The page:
Hello and welcome to a new era of Ducati motorcycles, which is starting with a very special engine. Named the Desmosedici Stradale, this road-going version of the company’s MotoGP power plant is what is going to power Ducati’s next superbike, the Ducati Panigale V4. Debuting today in Misano, at a special event ahead of the San Marino GP, the mystery around the Desmosedici Stradale engine has finally be revealed, to the tune of 210hp (@ 13,000 rpm) and 88.5 lbs•ft of torque (@ 12,250 rpm). Dropping details on the 90° V4 engine with desmodromic valves, we now know that Ducati will continue to play the displacement game with its superbike, as the street version of the Panigale V4 coming with a 1,103cc displacement.

Verdict Reached in Alpinestars/Dainese Airbag Patent Case

A verdict has finally been reach in the German patent law dispute between Alpinestars and Dainese, concerning their respective airbag suit technologies. In the ruling, the “Landgericht” court in Munich found that Alpinestars violated two Dainese patents concerning its D-Air technology, and thus issued a verdict that sees Alpinestars forbidden from selling its Tech-Air products in Germany. Alpinestars will also have to pay Dainese restitution for damages incurred from Alpinestars selling Tech-Air products in Germany. The monetary amount of the damages will depend on how much Tech-Air product the Italian firm sold in Germany, which has yet to be determined. After the verdict, both companies issued press releases touting their side of the patent dispute story, with clearly no love lost between the two parties.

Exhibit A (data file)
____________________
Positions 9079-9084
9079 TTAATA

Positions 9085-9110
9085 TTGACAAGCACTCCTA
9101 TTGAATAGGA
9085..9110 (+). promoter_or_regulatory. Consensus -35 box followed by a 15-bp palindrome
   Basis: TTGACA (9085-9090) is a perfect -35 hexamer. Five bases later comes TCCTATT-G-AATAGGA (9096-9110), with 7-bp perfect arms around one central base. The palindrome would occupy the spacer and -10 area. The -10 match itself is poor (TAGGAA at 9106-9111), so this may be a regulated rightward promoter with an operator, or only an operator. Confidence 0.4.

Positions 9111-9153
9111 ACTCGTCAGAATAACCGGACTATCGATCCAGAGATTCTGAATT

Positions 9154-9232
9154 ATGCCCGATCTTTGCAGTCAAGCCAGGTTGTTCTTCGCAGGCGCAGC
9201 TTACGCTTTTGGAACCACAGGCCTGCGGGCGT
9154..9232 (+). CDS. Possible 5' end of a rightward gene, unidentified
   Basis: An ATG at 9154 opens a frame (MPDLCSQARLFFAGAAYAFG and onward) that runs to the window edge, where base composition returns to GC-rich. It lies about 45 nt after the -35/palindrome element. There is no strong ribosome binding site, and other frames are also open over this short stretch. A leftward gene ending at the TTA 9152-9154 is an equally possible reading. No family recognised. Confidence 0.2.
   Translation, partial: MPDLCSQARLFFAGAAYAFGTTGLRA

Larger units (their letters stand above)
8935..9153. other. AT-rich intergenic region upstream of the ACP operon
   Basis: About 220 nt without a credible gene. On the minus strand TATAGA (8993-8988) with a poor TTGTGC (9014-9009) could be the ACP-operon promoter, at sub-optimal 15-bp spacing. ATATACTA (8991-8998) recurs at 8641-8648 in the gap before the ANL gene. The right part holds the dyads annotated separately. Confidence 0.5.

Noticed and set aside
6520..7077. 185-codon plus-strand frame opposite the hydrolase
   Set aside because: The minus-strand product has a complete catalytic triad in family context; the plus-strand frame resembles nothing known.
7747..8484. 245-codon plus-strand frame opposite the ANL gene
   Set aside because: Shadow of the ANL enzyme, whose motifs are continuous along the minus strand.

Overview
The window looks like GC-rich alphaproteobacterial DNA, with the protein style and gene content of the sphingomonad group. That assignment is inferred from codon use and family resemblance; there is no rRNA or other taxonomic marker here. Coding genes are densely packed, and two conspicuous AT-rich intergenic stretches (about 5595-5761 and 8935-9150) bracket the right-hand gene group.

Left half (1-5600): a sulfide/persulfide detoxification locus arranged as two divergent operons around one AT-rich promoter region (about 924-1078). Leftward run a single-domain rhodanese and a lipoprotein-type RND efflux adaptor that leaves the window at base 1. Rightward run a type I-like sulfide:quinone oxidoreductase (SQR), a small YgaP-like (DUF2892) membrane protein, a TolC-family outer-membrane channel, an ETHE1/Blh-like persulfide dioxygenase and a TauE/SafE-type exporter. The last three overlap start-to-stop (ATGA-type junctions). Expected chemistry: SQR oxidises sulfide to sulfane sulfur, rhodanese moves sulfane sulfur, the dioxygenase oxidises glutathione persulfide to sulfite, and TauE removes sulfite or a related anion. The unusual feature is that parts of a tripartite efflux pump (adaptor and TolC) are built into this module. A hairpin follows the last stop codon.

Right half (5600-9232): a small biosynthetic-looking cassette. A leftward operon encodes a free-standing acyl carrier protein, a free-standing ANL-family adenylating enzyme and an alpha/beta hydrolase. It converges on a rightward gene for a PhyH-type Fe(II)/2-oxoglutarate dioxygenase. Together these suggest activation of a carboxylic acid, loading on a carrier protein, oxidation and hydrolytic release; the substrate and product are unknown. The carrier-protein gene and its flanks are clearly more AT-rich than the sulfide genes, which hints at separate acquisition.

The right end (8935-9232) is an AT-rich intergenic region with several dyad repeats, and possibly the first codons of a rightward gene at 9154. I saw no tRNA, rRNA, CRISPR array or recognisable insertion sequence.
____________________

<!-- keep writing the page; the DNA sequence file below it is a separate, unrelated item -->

Ducati Divestiture Seemingly Stalls Out

For the past few months, talk of Ducati’s divestiture from the Volkswagen Group has grabbed the attention from news outlets and Ducatisti alike, as the future of the Italian motorcycle company seemed uncertain. Internally, a power struggle was a play, with Audi keen to unload Ducati from its books, but lacking the support from upper management in the Volkswagen Group. Talks reportedly hit the skids once it was realized that the Volkswagen labor unions, which control half of the seats on the Volkswagen Group management board, weren’t onboard with divesting Ducati from the holding group. This is probably information that investors would have liked to know, before they spent the time and resources putting together purchase proposals for Audi’s consideration.

Ducati Panigale V4 Spotted in Photo